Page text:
I would let your DH know that he acted like a big baby but I would still buy him the laptop. 

Post # 113
Member
6354 posts
Bee Keeper

He’s being very rude. Demanding gifts is very gauche.

Fiance and I don’t always get each other gifts of equal financial value and neither of us gets snotty about what we’ve been given. Gifts are not mandatory, they’re always optional.

Post # 114
Member
887 posts
Busy bee
  • Wedding: March 2010

View original reply
@mrsgrant:  I have a first married Christmas story for you 🙂 DH and I set a $20 limit for our first married Christmas (we were both in college and saving up to pay down student loan debt). I got him a box of Walmart-brand Rogaine (he started balding years ago and I knew it was something he was self-conscious of and that he wouldn’t buy Rogaine for himself because of the cost)…and he got me a $2,000 Levian diamond necklace. Ultimate fail on my part! But he honestly took it like a champ and we had a good laugh about it.

Good luck with your DH– open communication is key!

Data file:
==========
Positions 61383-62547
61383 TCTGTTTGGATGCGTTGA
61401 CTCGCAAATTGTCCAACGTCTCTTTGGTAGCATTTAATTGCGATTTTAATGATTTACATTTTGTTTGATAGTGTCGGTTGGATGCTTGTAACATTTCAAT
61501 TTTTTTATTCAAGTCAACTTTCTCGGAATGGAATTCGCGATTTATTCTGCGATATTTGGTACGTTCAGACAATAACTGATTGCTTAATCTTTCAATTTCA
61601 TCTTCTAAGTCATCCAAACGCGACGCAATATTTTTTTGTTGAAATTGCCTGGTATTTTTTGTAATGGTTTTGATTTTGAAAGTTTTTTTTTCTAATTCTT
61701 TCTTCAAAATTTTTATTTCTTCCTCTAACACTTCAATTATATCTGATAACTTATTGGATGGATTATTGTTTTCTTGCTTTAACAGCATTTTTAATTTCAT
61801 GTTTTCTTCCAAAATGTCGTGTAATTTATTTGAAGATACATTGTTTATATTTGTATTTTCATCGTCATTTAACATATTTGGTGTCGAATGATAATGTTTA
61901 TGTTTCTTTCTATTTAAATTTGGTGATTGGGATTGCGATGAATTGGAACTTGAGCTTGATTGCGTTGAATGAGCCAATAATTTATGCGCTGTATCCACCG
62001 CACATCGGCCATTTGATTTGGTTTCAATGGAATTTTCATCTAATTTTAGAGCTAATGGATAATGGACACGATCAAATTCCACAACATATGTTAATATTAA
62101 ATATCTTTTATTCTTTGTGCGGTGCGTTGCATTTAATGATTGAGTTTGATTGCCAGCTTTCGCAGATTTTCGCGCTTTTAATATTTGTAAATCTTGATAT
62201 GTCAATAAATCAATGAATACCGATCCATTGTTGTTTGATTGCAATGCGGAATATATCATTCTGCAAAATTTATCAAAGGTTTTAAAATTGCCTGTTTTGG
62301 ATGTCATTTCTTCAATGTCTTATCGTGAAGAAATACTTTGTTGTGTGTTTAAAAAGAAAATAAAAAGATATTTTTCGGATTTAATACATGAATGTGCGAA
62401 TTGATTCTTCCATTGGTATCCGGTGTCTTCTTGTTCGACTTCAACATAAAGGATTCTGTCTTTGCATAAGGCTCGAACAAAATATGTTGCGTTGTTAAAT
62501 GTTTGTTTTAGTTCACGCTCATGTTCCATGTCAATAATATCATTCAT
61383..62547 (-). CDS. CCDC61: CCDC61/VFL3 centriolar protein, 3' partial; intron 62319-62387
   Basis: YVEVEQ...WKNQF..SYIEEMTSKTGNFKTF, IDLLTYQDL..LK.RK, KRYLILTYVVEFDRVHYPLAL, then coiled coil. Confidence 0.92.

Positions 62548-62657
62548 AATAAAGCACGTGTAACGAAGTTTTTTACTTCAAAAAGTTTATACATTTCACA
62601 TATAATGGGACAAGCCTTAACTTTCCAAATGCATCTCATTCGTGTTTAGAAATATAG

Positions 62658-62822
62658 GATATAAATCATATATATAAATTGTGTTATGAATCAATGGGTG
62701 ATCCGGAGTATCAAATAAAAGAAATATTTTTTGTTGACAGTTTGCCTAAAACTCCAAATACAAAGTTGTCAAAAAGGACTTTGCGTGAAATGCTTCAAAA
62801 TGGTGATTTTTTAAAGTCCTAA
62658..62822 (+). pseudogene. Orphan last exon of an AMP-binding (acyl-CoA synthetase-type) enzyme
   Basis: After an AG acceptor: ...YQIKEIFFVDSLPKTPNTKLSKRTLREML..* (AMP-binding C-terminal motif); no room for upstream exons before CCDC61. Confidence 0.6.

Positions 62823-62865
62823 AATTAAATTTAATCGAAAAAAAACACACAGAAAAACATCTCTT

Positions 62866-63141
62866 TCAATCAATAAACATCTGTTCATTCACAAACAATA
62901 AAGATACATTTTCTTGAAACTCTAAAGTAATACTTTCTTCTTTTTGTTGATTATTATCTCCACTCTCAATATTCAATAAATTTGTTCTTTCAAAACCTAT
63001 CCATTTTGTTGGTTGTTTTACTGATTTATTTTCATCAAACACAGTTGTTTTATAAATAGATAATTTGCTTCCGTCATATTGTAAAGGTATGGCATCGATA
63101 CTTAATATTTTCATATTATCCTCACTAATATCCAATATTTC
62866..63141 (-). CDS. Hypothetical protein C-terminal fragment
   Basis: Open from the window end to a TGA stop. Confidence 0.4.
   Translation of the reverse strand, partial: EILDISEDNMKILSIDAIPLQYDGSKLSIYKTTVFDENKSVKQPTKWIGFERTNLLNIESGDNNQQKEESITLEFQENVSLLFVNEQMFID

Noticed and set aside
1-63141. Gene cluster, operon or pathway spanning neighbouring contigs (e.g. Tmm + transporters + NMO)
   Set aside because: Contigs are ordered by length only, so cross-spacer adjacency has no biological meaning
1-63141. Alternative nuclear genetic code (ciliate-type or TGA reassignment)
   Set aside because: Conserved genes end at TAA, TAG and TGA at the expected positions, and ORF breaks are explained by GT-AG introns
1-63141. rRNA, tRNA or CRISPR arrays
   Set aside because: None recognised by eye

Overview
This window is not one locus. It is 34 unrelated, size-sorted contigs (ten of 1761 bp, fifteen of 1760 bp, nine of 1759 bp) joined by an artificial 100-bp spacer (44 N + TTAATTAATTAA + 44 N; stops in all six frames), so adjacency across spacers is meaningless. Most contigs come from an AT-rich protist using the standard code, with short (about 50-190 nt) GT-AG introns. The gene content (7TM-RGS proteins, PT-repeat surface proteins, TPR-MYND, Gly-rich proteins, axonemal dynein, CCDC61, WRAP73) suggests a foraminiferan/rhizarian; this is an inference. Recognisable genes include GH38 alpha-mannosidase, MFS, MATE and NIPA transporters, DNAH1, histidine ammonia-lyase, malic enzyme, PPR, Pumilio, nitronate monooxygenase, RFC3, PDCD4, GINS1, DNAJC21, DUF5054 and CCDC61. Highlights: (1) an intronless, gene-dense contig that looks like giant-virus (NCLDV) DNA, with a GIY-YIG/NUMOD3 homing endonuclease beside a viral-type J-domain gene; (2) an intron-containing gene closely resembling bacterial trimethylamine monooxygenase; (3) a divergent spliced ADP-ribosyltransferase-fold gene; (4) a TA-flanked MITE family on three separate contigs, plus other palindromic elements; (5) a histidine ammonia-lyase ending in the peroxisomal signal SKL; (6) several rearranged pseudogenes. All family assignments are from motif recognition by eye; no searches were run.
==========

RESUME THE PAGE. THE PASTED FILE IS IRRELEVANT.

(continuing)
Post # 115
Member
2085 posts
Buzzing bee
  • Wedding: June 2012 - Pippin Hill Farm & Vineyards

“I would let your DH know that he acted like a big baby but I would still buy him the laptop.

So there’s a reward for an adult who breaks an agreement and then throws a tantrum when the person with whom he had the agreement doesn’t break it, too? 

 

Post # 116
Member
1460 posts
Bumble bee
  • Wedding: October 2012

View original reply
@PinkMermaid:  Honestly, a relationship is now about how much you spend on gifts much less spending the same amount of money.  He obviously got the purse for her because he wanted the laptop.  I would donate that purse before I gave it back to him to return.

Post # 117
Member
108 posts
Blushing bee
  • Wedding: October 2013

I don’t think you should buy him the laptop. If you give in, he will think that he can always throw tantrums and get his way. I mean, what happens when/if you guys have kids? Will it be exceptable for them to be ungrateful if they don’t get exactly what they want? Personally, my Fiance and I decided not to exchange gifts at all because we are saving for the big day. It was HARD, and I felt bad when I didn’t have gifts for my family/friends like I normally would(I can imagine how it felt to get the $1000 purse knowing that you stuck to the budget that you guys set)but at the end of the day it is for a greater cause. You guys are gonna spend a lifetime together, and he’s going to have to learn to adjust when things don’t go his way. Plus, saving money is a good habit to have! I agree, wait a few days and talk it out with him.